Fundamentals: Fabricating Fittings For Ductwork

November 24, 2002
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The work: Substituting while the sheet metal duct fabricator is on vacation.
The apprentice: Allen Charles Edwards (ACE) — first-year mechanic.
The technician: N. Arthur Thomas Egan (NATE) — 15-year HVACR veteran.

NATE and ACE are working in the shop while the duct fabricator is on vacation. They will be fabricating fittings for various jobs according to the field drawings.

NATE: “Ace, we have to fabricate the fittings for the duct layout we’ve been working on. We have to make four fittings, which are listed below. There are also rough sketches of the fittings, which are labeled A, B, C, and D.”

NATE: “I’ll do the pattern layout and cut out the fitting pieces. You tell me which pieces are for what fitting and then cut the proper notches. Remember, we are using the Pittsburgh locking system, which has a tolerance of 15/16 of an inch for the pocket. The curved (flanged or single-edge) surfaces have a tolerance of 3/16 of an inch, and the straight edges have a tolerance of 1/4 inch.”

Match the following numbered pieces (1 through 9) with the proper fitting (A through D) below.

1

18-1/2 inches top, 14-1/2 inches bottom, 24 inches high

2

19-7/8 inches wide, 9-7/16 inches high

3

40-7/8 inches wide, 9-7/8 inches high

4

9-7/16 inches wide, 9-7/8 inches high

5

24-1/16 inches wide, 9-7/8 inches high

6

Curved piece, 20-3/8 inches wide

7

48-1/2 inches top, 44-1/2 inches bottom, 24 inches high

8

22 inches wide, 19-7/8 inches high

9

Curved piece, 8-3/8 inches wide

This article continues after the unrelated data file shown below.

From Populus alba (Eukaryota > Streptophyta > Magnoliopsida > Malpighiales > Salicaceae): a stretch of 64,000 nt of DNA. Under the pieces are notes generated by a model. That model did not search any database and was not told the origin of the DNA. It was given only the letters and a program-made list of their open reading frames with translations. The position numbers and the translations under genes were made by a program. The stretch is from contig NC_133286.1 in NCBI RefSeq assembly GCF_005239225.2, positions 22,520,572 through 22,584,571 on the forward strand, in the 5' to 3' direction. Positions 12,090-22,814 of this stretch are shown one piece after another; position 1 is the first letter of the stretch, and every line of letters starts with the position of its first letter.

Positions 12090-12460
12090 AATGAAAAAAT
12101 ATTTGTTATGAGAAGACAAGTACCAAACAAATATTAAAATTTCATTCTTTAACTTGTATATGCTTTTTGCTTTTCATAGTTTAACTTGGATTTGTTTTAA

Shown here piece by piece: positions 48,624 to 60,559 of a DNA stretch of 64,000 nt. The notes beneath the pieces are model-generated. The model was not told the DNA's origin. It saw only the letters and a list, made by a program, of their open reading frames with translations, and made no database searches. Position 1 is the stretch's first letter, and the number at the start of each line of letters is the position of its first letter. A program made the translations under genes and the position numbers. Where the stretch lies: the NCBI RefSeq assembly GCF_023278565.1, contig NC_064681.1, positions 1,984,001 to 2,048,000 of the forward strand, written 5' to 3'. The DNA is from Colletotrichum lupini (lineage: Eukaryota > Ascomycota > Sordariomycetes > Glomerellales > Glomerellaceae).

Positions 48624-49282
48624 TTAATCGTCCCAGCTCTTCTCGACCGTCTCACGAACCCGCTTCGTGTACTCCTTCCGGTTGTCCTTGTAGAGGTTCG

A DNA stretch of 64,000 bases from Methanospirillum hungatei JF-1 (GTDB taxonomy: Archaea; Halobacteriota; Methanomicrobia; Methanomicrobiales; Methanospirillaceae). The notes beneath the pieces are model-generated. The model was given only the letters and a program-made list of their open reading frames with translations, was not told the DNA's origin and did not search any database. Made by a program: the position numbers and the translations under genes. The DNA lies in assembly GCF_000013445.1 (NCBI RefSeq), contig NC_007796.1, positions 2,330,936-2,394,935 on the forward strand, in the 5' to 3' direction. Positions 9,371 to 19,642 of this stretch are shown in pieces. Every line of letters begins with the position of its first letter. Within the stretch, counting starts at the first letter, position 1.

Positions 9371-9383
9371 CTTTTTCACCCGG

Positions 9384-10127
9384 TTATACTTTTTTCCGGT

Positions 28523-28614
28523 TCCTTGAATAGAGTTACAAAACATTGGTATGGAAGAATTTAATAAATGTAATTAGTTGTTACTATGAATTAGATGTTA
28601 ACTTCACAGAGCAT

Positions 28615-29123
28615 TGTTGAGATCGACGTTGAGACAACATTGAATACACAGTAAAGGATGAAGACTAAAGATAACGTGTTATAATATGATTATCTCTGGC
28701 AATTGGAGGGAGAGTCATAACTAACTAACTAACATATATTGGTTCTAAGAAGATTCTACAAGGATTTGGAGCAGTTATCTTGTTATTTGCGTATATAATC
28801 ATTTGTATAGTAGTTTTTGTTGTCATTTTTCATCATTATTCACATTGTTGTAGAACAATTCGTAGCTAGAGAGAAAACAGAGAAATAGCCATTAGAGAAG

A

20- by 8-inch flat (sometimes called a Broadway) elbow with a 6-inch radius throat and radius heel.

B

18- by 8-inch riser elbow with a 6-inch radius and radius heel.

C

20- by 8-inch to 18- by 8-inch side flat transition that is 24 inches long. It is made in two pieces.

D

18- by 8-inch to 14- by 8-inch on center line transition that is 24 inches long.

AUTHOR’S NOTE
Please remember no question appearing in these articles is on a NATE exam. These questions and dialogue are my creation alone. The NATE Technical Committee does not review the article content, and the committee has the final decision for the use of a question on the tests. Interpretation of codes, regulations, and standards comes from my experience as a technician and a contractor. Different jurisdictions have varying interpretations. The particular area a job is being done in will dictate which viewpoint is to be properly used. I learn a lot from your commentary and try to incorporate information into the next article, so please continue to comment.

Patrick L. Murphy
Director of Technical Development
NATE
pmurphy@natex.org

Answers: 1) d; 2) b; 3) a; 4) a; 5) c and d; 6) a; 7) c; 8) b; 9) b.

Murphy is director of technical development, North American Technician Excellence (NATE). If you have any further questions or comments on this Fundamentals quiz, contact Murphy at pmurphy@natex.org (e-mail).

Publication date: 11/25/2002

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